Each flush is ranked first by the rank of its highest-ranking card, then by the rank of its second highest-ranking card, then by the rank of its third highest-ranking card, then by the rank of its fourth highest-ranking card, and finally by the rank of its lowest-ranking card. For example, K J 9 6 4 ranks higher than Q J 7 6 5, which ranks higher than J 10 9 4 2, which ranks higher than J 10 8 6 3, which ranks higher than J 10 8 4 3, which ranks higher than J 10 8 4 2. Flush hands that differ by suit alone, such as 10 8 7 6 5 and 10 8 7 6 5, are of equal rank.[6][13]

### Straight

A ten-high straight

A straight is a hand that contains five cards of sequential rank, not all of the same suit, such as 7 6 5 4 3 (a "seven-high straight"). It ranks below a flush and above three of a kind.[5] Under high rules, an ace can rank either high (as in A K Q J 10, an ace-high straight) or low (as in 5 4 3 2 A, a five-high straight), but cannot simultaneously rank both high and low (so Q K A 2 3 is an ace-high hand).[6][13] Under deuce-to-seven low rules, an ace always ranks high (so 5 4 3 2 A is an ace-high hand). Under ace-to-six low rules, an ace always ranks low (so A K Q J 10 is a king-high hand).[14] Under ace-to-five low rules, straights are not possible (so 10 9 8 7 6 is a ten-high hand).[7]

Each straight is ranked by the rank of its highest-ranking card. For example, J 10 9 8 7 ranks higher than 10 9 8 7 6, which ranks higher than 6 5 4 3 2. Straight hands that differ by suit alone, such as 9 8 7 6 5 and 9 8 7 6 5, are of equal rank.[6][13]

An ace-high straight, such as A K Q J 10, is called a Broadway straight,[20] while a five-high straight, such as 5 4 3 2 A, is called a baby straight,[21] bicycle or wheel and is the best possible hand in ace-to-five low games (where it is a high card hand, not a straight).[22][23]

### Three of a kind

Three of a kind, queens

Three of a kind, also known as trips or a set, is a hand that contains three cards of one rank and two cards of two other ranks (the kickers), such as 2 2 2 K 6 ("three of a kind, twos" or "trip twos" or a "set of twos"). It ranks below a straight and above two pair.[5]

Each three of a kind is ranked first by the rank of its triplet, then by the rank of its highest-ranking kicker, and finally by the rank of its lowest-ranking kicker. For example, 6 6 6 Q 4 ranks higher than 3 3 3 K 2, which ranks higher than 3 3 3 J 7, which ranks higher than 3 3 3 J 5. Three of a kind hands that differ by suit alone, such as 9 9 9 10 8 and 9 9 9 10 8, are of equal rank.[6][13]

In community card games, such as Texas hold 'em, three of a kind is called a set only when it comprises a pocket pair and a third card on the board.[24]

### Two pair

Two pair, jacks and threes

Two pair is a hand that contains two cards of one rank, two cards of another rank and one card of a third rank (the kicker), such as J J 4 4 9 ("two pair, jacks and fours" or "two pair, jacks over fours" or "jacks up").[17][25] It ranks below three of a kind and above one pair.[5]

Each two pair is ranked first by the rank of its higher-ranking pair, then by the rank of its lower-ranking pair, and finally by the rank of its kicker. For example, 10 10 2 2 K ranks higher than 5 5 4 4 10, which ranks higher than 5 5 3 3 Q, which ranks higher than 5 5 3 3 J. Two pair hands that differ by suit alone, such as K K 7 7 8 and K K 7 7 8, are of equal rank.[6][13]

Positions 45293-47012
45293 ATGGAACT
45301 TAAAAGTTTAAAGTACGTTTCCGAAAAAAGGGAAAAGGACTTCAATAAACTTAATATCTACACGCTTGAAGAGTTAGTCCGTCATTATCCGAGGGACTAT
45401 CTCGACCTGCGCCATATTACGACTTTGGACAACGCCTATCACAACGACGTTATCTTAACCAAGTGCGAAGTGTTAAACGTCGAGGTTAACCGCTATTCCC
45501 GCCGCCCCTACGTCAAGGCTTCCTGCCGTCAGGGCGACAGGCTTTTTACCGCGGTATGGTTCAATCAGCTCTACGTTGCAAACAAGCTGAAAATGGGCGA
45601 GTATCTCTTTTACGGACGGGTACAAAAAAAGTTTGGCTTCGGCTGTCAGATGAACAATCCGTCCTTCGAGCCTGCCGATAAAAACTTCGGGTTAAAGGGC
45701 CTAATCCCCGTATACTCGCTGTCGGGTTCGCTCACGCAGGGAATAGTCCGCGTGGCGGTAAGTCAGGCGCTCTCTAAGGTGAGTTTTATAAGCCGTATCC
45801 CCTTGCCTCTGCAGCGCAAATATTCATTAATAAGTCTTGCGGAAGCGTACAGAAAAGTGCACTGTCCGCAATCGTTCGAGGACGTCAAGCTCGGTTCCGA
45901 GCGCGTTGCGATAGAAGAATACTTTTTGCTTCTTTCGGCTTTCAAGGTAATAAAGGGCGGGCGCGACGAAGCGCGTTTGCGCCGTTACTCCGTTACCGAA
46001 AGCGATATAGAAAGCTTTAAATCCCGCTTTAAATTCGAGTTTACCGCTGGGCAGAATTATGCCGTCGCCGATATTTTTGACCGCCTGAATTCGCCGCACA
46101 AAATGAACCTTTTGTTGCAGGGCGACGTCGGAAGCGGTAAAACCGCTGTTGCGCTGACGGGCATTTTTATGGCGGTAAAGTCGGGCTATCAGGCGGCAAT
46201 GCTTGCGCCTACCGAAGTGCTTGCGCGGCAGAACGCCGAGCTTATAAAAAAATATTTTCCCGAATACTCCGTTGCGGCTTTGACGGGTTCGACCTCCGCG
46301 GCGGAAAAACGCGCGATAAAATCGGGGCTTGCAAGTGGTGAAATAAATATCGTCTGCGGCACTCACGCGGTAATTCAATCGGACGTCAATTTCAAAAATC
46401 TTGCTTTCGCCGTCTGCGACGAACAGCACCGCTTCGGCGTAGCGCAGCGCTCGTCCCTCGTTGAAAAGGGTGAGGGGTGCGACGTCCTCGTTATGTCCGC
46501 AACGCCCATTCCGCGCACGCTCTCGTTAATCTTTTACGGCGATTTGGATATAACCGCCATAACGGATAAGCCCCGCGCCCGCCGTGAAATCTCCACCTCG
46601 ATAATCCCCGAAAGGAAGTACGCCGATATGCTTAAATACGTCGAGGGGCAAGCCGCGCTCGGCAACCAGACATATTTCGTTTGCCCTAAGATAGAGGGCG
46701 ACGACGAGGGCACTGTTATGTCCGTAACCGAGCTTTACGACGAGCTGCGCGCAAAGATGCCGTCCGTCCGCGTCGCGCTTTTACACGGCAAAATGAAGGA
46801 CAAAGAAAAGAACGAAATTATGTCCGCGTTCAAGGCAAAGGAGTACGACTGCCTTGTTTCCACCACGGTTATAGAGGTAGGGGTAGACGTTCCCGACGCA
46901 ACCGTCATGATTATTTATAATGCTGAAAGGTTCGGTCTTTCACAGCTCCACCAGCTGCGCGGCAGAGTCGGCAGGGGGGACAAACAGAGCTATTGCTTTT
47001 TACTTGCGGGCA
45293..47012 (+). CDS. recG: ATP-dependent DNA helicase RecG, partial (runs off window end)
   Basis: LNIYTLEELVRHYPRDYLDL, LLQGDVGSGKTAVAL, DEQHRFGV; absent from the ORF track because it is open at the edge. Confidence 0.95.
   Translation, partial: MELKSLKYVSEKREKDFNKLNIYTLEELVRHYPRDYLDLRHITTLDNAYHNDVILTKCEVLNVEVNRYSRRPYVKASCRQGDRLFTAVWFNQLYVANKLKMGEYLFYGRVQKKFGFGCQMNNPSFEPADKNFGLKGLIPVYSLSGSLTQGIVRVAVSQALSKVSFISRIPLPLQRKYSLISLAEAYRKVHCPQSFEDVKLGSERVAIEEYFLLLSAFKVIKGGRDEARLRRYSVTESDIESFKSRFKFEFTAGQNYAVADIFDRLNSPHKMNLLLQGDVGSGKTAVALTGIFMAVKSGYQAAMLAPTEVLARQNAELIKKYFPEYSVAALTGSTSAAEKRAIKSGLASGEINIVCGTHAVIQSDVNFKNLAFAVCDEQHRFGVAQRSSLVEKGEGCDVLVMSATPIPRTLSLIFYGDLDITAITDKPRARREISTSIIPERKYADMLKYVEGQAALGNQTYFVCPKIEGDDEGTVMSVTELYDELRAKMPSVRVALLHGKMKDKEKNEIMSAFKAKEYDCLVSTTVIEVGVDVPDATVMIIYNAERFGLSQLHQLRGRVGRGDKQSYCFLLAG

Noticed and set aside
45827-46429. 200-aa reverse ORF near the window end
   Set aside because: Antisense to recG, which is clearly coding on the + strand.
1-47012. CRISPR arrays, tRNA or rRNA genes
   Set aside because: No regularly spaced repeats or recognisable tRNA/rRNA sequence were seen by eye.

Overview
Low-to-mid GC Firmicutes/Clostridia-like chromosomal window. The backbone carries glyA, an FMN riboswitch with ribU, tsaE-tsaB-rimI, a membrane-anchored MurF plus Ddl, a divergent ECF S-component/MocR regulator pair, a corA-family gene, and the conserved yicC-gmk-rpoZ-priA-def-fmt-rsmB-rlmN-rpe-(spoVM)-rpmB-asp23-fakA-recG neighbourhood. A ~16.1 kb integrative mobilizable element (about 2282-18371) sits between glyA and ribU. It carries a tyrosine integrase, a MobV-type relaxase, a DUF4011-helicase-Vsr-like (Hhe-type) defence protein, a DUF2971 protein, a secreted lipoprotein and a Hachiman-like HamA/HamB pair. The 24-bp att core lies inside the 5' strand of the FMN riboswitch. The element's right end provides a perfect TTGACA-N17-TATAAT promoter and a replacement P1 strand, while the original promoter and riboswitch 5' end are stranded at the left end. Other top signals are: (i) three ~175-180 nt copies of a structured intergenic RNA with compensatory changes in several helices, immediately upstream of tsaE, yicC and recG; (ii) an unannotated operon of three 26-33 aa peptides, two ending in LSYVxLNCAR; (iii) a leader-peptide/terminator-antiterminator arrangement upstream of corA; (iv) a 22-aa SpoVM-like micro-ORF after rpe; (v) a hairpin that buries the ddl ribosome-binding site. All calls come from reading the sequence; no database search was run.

### One pair

One pair, tens

One pair, or simply a pair, is a hand that contains two cards of one rank and three cards of three other ranks (the kickers), such as 4 4 K 10 5 ("one pair, fours" or a "pair of fours"). It ranks below two pair and above high card.[5]

Each one pair is ranked first by the rank of its pair, then by the rank of its highest-ranking kicker, then by the rank of its second highest-ranking kicker, and finally by the rank of its lowest-ranking kicker. For example, 9 9 Q J 5 ranks higher than 6 6 K 7 4, which ranks higher than 6 6 Q J 2, which ranks higher than 6 6 Q 8 7, which ranks higher than 6 6 Q 8 3. One-pair hands that differ by suit alone, such as 8 8 10 6 5 and 8 8 10 6 5, are of equal rank.[6][13]

### High card

High card, king

High card, also known as no pair or simply nothing, is a hand that does not fall into any other category, such as K J 8 7 4 ("high card, king" or "king-jack-high" or "king-high").[17][26] Note that under ace-to-five low rules, straights, flushes and straight flushes are not possible, so such hands are instead high card hands.[7] It ranks below one pair.[5]

Each high card hand is ranked first by the rank of its highest-ranking card, then by the rank of its second highest-ranking card, then by the rank of its third highest-ranking card, then by the rank of its fourth highest-ranking card, and finally by the rank of its lowest-ranking card. For example, K 6 5 3 2 ranks higher than Q J 6 5 3, which ranks higher than Q 10 8 7 4, which ranks higher than Q 10 7 6 4, which ranks higher than Q 10 7 5 4, which ranks higher than Q 10 7 5 2. High card hands that differ by suit alone, such as 10 8 7 6 4 and 10 8 7 6 4, are of equal rank.[6][13]

Under deuce-to-seven low rules, a seven-five-high hand, such as 7 5 4 3 2, is the best possible hand.[27] Under ace-to-six low rules, where aces have the lowest rank, a six-four-high hand, such as 6 4 3 2 A, is the best possible hand.[28] Under ace-to-five low rules, where aces have the lowest rank and straights, flushes and straight flushes are not possible, a five-high hand, such as 5 4 3 2 A or 5 4 3 2 A, commonly known as a bicycle or wheel, is the best possible hand.[7][22]

## References